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Bear1

Current Event December 4, 2019

Living With Bears

Animals Human Impacts Conservation

Residents of Asheville, North Carolina find bears eating out of dog bowls, rummaging through garbage, and shaking seeds out of bird feeders. Instead of controlling the large population of black bears living in the area, the city lets them roam free. Asheville citizens have found ways to coexist with the large and sometimes dangerous woodland creatures that wander into their neighborhoods. Listen to hear a bear-friendly resident share strategies for living safely with local black bears.

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Those stars tho

Current Event July 3, 2019

College Rocket Scientists

Technology Earth and Space Science Space Systems Energy Transportation Industry Motion

A group of college students recently came together to attempt an extremely challenging task: launching a rocket into space. Large companies and universities invest a lot of time, money, and resources to launch a rocket, but these ambitious students were determined to do their best with much less. Listen to find out how the idea was hatched, what happened at their first launch, and what they hope other students might learn from them.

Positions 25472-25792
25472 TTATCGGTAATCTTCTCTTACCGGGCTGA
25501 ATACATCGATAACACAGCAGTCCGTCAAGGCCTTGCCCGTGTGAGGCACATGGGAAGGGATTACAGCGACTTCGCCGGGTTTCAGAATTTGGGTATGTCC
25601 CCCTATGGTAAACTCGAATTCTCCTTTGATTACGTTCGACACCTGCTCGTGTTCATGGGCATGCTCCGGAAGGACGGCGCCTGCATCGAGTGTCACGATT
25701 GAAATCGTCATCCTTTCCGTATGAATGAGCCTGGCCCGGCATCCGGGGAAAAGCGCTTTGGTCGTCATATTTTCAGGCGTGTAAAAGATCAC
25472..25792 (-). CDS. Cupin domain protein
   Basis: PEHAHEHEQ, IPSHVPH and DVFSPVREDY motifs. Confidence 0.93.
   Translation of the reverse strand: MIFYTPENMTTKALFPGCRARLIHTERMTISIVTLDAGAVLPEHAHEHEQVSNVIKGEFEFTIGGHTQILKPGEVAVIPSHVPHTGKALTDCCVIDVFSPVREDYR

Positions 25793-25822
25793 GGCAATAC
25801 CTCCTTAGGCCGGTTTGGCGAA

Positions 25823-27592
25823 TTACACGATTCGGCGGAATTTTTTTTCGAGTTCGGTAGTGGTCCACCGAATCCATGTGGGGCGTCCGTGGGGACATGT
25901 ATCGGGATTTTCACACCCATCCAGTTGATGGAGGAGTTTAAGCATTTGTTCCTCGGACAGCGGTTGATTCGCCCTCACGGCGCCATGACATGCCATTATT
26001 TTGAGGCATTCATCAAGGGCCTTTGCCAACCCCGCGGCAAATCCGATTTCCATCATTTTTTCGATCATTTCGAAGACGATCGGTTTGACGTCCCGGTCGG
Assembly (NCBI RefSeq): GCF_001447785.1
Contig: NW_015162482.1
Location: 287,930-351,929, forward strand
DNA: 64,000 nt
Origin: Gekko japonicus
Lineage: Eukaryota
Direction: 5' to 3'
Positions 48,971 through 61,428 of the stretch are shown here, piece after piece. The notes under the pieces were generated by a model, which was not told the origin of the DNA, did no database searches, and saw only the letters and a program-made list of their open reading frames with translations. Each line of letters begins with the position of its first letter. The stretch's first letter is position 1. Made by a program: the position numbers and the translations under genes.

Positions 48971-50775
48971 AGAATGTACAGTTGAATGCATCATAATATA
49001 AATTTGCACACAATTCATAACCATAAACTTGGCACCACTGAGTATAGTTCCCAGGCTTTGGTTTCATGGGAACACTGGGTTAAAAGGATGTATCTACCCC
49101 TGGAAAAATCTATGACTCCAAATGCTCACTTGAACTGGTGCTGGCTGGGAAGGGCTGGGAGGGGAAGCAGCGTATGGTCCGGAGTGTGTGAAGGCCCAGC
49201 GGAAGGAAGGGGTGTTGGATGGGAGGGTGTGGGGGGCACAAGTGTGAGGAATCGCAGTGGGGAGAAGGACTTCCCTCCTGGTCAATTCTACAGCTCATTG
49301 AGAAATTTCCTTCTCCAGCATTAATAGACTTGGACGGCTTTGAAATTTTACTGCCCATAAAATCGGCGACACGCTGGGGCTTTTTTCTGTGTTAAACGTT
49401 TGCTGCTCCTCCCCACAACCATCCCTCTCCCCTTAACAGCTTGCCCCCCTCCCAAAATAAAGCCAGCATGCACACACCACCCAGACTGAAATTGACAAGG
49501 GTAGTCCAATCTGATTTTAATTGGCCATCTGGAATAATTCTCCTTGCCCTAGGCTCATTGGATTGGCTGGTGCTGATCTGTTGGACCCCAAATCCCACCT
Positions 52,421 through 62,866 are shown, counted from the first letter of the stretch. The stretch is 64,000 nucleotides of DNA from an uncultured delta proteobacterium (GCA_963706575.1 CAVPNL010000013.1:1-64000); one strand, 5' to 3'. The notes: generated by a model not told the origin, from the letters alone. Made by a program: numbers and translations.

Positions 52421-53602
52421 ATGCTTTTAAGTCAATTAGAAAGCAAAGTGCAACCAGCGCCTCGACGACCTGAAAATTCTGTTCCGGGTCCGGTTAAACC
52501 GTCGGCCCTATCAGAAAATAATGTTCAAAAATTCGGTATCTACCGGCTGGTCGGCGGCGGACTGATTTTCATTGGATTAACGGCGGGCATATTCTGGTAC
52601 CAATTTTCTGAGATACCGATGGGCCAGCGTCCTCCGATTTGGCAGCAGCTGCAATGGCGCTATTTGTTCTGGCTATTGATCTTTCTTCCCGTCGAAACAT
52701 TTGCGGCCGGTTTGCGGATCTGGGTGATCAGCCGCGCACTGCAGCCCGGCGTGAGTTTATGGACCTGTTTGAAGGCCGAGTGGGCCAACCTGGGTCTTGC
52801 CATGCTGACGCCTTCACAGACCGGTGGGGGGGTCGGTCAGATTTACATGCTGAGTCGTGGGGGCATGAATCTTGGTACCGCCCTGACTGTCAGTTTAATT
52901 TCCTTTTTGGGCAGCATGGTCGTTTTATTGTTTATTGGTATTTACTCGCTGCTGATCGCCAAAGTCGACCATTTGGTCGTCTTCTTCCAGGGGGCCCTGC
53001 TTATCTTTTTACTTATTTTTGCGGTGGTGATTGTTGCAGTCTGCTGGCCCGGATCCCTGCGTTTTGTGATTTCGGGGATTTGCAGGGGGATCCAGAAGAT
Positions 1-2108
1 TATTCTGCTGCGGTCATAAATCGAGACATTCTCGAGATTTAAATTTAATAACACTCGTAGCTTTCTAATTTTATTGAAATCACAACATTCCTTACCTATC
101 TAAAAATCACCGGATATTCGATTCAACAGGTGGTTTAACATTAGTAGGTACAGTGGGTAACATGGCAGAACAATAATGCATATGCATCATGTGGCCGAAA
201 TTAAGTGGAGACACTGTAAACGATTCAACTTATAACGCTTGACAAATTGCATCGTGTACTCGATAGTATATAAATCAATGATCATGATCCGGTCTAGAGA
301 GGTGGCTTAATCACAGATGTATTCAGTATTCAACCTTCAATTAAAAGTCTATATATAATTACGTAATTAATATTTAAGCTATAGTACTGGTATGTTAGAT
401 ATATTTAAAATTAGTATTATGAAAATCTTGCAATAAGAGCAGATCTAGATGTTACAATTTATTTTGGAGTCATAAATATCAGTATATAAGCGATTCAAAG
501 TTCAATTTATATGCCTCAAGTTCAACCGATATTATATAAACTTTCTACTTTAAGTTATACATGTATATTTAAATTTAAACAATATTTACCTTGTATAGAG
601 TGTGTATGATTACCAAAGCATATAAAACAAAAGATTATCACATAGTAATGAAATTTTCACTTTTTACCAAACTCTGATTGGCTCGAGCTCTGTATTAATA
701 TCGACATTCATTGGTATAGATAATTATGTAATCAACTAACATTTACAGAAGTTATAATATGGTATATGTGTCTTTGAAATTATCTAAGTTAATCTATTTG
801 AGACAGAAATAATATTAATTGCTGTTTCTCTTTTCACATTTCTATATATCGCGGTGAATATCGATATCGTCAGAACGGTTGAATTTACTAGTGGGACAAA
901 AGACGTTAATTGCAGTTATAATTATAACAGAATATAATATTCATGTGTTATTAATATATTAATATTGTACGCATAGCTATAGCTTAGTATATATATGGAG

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Brain scan

Current Event December 2, 2019

The Dangers of Vaping

Health Youth Radio

Recent reports of serious lung illness resulting from vaping have scared many, but there are many other health risks that are not as obvious. Nicotine inhaled through vaping can damage the developing brain. It binds to receptors throughout the brain, disrupting areas controlling memory, learning, and alertness and puts teens at risk for long-term learning and attention problems. Nicotine is also addictive, especially in young brains, and teens drawn to vaping’s appealing flavors often find themselves unable to quit. Listen to hear a young woman describe her vaping-related illness and learn from experts about the many health risks of teen vaping.

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Harvard

Current Event October 22, 2019

Race-Conscious Admissions Allowed at Harvard

Race Education Law